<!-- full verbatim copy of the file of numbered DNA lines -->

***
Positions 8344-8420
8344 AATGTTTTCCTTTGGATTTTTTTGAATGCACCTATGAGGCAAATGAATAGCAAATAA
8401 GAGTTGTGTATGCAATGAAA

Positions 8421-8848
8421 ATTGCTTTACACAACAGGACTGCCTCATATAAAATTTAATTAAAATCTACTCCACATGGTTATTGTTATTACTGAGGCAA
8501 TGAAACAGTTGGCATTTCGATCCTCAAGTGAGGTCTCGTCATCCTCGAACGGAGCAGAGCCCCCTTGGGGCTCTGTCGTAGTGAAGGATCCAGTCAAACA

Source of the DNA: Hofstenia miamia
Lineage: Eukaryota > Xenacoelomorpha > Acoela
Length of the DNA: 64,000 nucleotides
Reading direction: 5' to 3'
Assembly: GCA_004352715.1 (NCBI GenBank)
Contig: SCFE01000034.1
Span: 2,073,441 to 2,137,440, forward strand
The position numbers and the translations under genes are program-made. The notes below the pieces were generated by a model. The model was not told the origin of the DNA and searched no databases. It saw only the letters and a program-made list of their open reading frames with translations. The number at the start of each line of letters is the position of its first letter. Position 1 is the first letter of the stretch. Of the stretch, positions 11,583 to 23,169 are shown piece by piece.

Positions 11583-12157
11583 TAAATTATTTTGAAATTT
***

Positions 8344-8420
8344 AATGTTTTCCTTTGGATTTTTTTGAATGCACCTATGAGGCAAATGAATAGCAAATAA
8401 GAGTTGTGTATGCAATGAAA

Positions 8421-8848
8421 ATTGCTTTACACAACAGGACTGCCTCATATAAAATTTAATTAAAATCTACTCCACATGGTTATTGTTATTACTGAGGCAA
8501 TGAAACAGTTGGCATTTCGATCCTCAAGTGAGGTCTCGTCATCCTCGAACGGAGCAGAGCCCCCTTGGGGCTCTGTCGTAGTGAAGGATCCAGTCAAACA

Source of the DNA: Hofstenia miamia
Lineage: Eukaryota > Xenacoelomorpha > Acoela
Length of the DNA: 64,000 nucleotides
Reading direction: 5' to 3'
Assembly: GCA_004352715.1 (NCBI GenBank)
Contig: SCFE01000034.1
Span: 2,073,441 to 2,137,440, forward strand
The position numbers and the translations under genes are program-made. The notes below the pieces were generated by a model. The model was not told the origin of the DNA and searched no databases. It saw only the letters and a program-made list of their open reading frames with translations. The number at the start of each line of letters is the position of its first letter. Position 1 is the first letter of the stretch. Of the stretch, positions 11,583 to 23,169 are shown piece by piece.

Positions 11583-12157
11583 TAAATTATTTTGAAATTT